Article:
January ’17 Wrap-Up

Books Bought:

  • The No Spend Year – Michelle McGagh
  • Unf*ck Your Habitat – Rachel Hoffman
  • The Great Gatsby – F. Scott Fitzgerald
  • Tender is the Night – F. Scott Fitzgerald

Books Read:

  • The Wangs vs. The World – Jade Chang
  • The Museum of Me – Emma Lewis
  • The No Spend Year – Michelle McGagh
  • The Rest of Us Just Live Here – Patrick Ness
  • The Good Immigrant – Various
  • When Breath Becomes Air – Paul Kalanithi

The year started off strong, with me blasting through three books in as many days at the start of January. But like any reading marathon, it wasn’t set to last – I had a 72 hour open exam at the end of the first week, and with university, societies, and work every weekend kicking back in, I landed right back in a reading slump. I really struggled to get through any other books, having to physically force myself to sit and read (which probably meant I didn’t enjoy very many of the books as much as I would have, either). That being said I’ve definitely found some new favourites already in 2017! May possibly have to re-read them when I’m in a better mood, though.

The Wangs vs. The World is a novel about the fall of Charles Wang, self made cosmetics millionaire turned bankrupt father during the 2008 economic crash. Packing himself, his morally dubious second wife, insta-famous daughter, and wannabe stand-up comic son into a tiny vintage car, they travel across the country to visit the oldest sibling, a failed contemporary artist hiding out in upstate New York, and from there attempt to reclaim forgotten family land from the Chinese communist government. This book was essentially Little Miss Sunshine but amped all the way up – there was a lot more tragedy, introspection, and detestable characters than I was expecting, but Jade Chang’s writing lands you your own place in this crazy, dysfunctional family.

The Museum of Me is actually a children’s picture book, all about the different kinds of museums that you can visit, and how your own belongings and interests create a ‘Museum of Me’. Simple but adorable art style, and a great message about why children should be getting excited about museums, it was a nice quick read to put me in a better mood.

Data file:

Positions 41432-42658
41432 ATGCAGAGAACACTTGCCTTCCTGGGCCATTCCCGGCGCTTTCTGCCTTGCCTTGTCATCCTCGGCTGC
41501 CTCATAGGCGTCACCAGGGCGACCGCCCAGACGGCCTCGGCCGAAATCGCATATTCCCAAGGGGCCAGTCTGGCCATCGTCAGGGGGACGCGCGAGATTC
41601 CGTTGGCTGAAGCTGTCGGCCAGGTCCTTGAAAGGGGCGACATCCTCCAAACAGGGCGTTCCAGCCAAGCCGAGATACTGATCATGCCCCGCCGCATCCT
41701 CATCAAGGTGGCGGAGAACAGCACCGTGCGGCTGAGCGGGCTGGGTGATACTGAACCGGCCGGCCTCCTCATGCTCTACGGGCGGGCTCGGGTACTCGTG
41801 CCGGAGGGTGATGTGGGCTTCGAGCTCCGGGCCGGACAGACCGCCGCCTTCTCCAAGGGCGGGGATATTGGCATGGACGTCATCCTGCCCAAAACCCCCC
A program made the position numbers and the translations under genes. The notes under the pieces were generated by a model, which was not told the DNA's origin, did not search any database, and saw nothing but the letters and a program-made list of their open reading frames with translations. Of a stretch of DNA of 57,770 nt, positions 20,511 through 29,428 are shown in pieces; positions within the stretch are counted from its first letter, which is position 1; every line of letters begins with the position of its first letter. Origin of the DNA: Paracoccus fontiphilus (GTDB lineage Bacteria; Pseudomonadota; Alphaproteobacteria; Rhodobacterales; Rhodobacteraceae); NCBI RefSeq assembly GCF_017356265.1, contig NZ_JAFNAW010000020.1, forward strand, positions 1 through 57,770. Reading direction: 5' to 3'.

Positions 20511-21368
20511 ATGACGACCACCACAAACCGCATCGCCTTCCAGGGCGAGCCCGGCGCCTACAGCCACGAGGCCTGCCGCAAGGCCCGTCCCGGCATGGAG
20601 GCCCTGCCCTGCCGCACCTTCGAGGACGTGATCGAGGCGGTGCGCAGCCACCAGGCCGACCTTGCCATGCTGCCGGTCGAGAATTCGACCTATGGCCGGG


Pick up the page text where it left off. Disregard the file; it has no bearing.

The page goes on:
The No Spend Year is a book, following up from a string of Guardian articles, about a woman who spends no money other than on absolute essentials (food, household bills, rent) for 12 months. No meals out, no haircuts, no new clothes, and no transport other than her bike and her own two feet. The book was brutally honest about what worked for her and what didn’t, tips for entertaining yourself for free, and how she (slightly illegally) managed to go on holiday for free – minus the cost of one portion of chips. A great book with practical tips on how to spend less but still live well, and something that I’ve kept thinking about long after I put the book down.

The Rest of Us Just Live Here was my first ever Patrick Ness book, and one that’s been on my TBR for well over a year. I was really excited about the concept – a group of teenagers attempting to live a normal life while the ‘chosen ones’ run around and get the high school blown up – but I felt as though it fell a bit short. It was great having main characters with mental illnesses and a POC love interest, but I didn’t feel as though the characters or personal conflicts were particularly exciting. After reading a few other reviews apparently many people thought the same, and Ness’s other books far outstrip this one, so I’ll be picking up something else by him in the near future.

The Good Immigrant is a collection of essays by a range of British BAME writers and comedians about what it means to be a first or second generation immigrant in the UK today. With all of the conversations about race in the current media revolving around America and Black Lives Matter, it was great to get an insight on how minorities feel about my own country, as white Brits tend to have the self-congratulatory habit of saying ‘Well at least we’re not America!’. Insightful and varied, it reminded me about how much further we have left to go, and how as a white ally I must help to raise the voices of minorities, not speak over them with my own interpretation.

When Breath Becomes Air is one you have probably all heard of – a memoir of a neurosurgeon with a masters in literature who is diagnosed with aggressive lung cancer. A short but heartbreaking book, the author discusses how his relationship with patients changed, how his priorities were altered, and how literature helped him through such a difficult time. The author died before the publication of this book, and the final chapter is written by his wife.

Which books did you kick off the new year with?

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